Slogan Hall of Fame
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written by Ron:
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Ron Cruger
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The dividing of America
         Somewhere down some lonely, dark alley in some decaying city in America there has to be a second story walk up with a door at the head of the stairs. The paint on the door is peeling. There’s a black plastic rectangle with white letters duct taped to the door informing the visitor that you are about to enter, “The Advertising Slogan Hall of Fame.”
          In these less than hallowed halls a man named Franklin Delano Rabinowitz compiles lists of the newly coined advertising slogans and adds them to the dozens of dusty ledgers neatly arranged on metal storage shelves.
          There is one yellowed ledger that contains the exalted “Best Slogans of All Time.” This ledger is held alone on the top shelf, held upright on one side by the ledger named, “Best Beer Slogans” and on the other by “Best Feminine Hygiene Slogans.”
          The sole proprietor, owner and employee of the Slogan Hall of Fame, called FDR by everyone who knows him, has been collecting and categorizing advertising slogans since 1958. FDR is clean shaven except for a wisp of a thin mustache. He’s no more than five feet two inches tall, has a full head of white hair, is missing most of his top teeth and appears to be perpetually tired, perking up only when he recalls some of the most creative advertising slogans of all time.
          FDR took me on a tour of the two rooms comprising the Hall of Fame.
          “Lemme first show you the beer slogans,” FDR offered. He pulled down a dusty ledger, blew some of the dust off the cover and said, “Here are some of the best.”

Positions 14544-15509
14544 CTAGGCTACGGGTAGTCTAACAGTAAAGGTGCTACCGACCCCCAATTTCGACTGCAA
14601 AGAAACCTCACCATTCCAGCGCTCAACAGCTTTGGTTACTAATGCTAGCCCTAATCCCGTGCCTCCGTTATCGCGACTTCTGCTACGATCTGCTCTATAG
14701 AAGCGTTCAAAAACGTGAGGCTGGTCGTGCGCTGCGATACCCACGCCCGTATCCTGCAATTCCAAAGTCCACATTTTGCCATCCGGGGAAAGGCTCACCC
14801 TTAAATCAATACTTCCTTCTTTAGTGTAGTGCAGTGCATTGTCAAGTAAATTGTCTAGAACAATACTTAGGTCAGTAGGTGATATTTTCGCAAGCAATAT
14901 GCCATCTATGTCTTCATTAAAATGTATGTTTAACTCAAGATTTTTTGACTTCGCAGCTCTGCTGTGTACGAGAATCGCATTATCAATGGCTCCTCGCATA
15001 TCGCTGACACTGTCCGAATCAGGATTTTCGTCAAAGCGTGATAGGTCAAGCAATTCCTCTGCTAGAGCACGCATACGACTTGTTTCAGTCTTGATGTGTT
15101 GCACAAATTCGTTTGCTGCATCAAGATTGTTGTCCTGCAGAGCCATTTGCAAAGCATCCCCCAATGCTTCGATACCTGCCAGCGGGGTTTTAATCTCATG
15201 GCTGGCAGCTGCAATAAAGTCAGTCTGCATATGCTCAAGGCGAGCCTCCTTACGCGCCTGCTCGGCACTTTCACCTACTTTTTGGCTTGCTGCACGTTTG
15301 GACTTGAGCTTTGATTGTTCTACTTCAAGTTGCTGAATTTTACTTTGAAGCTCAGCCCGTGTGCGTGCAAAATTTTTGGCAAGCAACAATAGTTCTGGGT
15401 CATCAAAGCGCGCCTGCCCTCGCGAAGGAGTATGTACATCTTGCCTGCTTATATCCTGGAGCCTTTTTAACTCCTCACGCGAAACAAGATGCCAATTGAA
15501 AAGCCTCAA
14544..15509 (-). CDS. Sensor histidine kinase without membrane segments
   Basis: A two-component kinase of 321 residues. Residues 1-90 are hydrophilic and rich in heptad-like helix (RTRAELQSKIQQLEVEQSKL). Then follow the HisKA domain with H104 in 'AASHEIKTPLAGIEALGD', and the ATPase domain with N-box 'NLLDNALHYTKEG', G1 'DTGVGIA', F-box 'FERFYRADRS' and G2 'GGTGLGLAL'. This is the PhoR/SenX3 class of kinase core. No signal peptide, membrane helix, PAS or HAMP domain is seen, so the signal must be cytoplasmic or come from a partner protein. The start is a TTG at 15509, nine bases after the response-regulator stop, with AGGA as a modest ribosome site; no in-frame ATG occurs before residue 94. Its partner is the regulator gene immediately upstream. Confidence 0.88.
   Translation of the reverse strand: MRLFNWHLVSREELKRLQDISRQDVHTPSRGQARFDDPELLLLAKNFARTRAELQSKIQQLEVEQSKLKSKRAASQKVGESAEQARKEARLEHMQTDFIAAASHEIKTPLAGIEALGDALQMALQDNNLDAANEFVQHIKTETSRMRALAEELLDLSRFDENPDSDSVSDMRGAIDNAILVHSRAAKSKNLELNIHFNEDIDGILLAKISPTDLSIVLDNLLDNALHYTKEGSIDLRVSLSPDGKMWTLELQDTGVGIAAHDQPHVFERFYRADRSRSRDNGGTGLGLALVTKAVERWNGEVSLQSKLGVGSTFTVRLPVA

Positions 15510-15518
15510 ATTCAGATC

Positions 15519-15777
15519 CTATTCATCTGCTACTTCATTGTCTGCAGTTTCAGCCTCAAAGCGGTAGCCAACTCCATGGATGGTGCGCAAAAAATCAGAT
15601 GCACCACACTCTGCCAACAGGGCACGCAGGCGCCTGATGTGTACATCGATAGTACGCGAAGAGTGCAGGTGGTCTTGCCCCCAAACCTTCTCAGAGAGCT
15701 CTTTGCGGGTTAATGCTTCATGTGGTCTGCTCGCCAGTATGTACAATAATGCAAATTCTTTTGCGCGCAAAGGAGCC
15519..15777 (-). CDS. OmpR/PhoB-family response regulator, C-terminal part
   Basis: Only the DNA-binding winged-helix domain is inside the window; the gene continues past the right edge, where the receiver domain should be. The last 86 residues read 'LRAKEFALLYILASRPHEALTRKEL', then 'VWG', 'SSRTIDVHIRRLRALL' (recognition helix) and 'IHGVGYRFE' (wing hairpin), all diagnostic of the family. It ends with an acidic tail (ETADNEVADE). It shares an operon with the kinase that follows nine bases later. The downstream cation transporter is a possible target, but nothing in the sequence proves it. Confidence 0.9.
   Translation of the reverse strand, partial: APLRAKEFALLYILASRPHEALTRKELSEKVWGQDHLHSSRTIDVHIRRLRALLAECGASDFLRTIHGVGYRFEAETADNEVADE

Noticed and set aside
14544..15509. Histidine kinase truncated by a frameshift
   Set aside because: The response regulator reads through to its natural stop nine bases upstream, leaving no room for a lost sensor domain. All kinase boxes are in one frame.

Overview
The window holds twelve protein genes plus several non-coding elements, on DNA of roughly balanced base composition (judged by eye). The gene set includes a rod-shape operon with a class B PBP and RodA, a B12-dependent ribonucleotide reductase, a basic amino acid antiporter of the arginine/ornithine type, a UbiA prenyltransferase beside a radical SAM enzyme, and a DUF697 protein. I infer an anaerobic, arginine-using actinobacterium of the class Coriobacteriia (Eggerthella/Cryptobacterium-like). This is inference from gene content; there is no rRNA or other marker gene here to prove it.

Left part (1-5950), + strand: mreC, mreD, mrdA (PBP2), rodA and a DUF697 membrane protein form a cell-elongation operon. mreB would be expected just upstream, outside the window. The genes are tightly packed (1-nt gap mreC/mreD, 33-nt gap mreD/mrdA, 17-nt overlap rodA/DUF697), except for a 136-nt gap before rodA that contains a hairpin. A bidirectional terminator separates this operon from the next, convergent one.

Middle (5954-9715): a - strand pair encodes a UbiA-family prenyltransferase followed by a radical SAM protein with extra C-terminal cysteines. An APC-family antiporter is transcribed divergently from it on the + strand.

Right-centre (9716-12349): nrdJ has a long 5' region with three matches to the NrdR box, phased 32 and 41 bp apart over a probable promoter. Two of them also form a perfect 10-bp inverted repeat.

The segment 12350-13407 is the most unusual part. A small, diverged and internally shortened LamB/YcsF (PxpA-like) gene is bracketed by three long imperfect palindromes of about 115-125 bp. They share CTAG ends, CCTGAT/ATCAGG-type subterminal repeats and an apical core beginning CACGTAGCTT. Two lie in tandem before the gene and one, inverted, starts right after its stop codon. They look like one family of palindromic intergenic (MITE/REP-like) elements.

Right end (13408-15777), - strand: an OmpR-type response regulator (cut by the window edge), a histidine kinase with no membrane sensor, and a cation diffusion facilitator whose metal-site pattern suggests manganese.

His finger drew an imaginary line down the list.
          “Guinness is good for you.” “Heineken refreshes the parts other beers cannot reach.” “Probably the best beer in the world (Carlsbad).” “Reassuringly expensive (Stella Artois)”. “Why ask why? Try Bud Dry.”
          “Now let’s look at the fast food slogans.”
          “Have it your way (Burger King).” “Think outside the bun (Taco Bell).” “Where’s the beef? (Wendy’s).” “Yo quiero Taco Bell.” “Jack’s back (Jack in the Box).” “You deserve a break today (McDonald’s).” “Pizza, pizza (Little Caesars).”
          FDR took two steps to his left and said, “These are some of my favorites, the personal care slogans.
          “A totally orgasmic experience (Clairol).” “Because I’m worth it (L’Oreal).” “Which twin has the Toni?” “Maybe she’s born with it, maybe it’s the Maybelline.” “Does she or doesn’t she? (Clairol).” “I never knew you had dandruff (Head and Shoulders).” “You’ll wonder where the yellow went when you brush your teeth with Pepsodent.”
          FDR walked me through the ledgers filled with slogans for household goods, recreation and transport, then he led me to what he called, “The best slogans of all time.”
          “These are the best, some are old, but they’re so creative. They sold a lot of products in their time.”
          FDR pulled down the oversize ledger marked “Tobacco” and began reciting his favorites.
          “Camels soothe your T-zone.” “Doctors recommend Phillip Morris.” “I’d walk a mile for a Camel.” “Just what the doctor ordered (L & M cigarettes).” “More doctors smoke Camels than any other cigarette.” “Not a cough in a carload (Old Gold cigarettes).” “You’ve come a long way, baby (Virginia Slims cigarettes).” “Reach for a Lucky instead of a sweet (Lucky Strike cigarettes).” “Taste me! Taste me! Come on and taste me (Doral cigarettes).”
          We went through the entire ledger of tobacco slogans. FDR closed the ledger and leaned his spare body against the edge of a worn and moldy green desk. He said, “Now, in those days we had slogans, great slogans. Made people go out and buy cigarettes. Nowadays, every slogan is nice and sweet. Ain’t like the old days when the slogans were powerful and daring. Nowadays they’re afraid to write strong slogans; afraid they’ll get sued or something. Gimme the old days, I loved ‘em.”
           Two hours had gone by when I told FDR, “Thanks for the tour. I really appreciate it.” I left a donation in the cigar box on the front counter labeled “Thanks.”
          With that I walked down the musty hallway, walked down the flight of stairs, into the sunlight streaming into the alley.
          Out on the boulevard a large, brightly colored billboard featured a sweaty athlete running down a busy city street. In large letters over his head were the words, “Just do it.”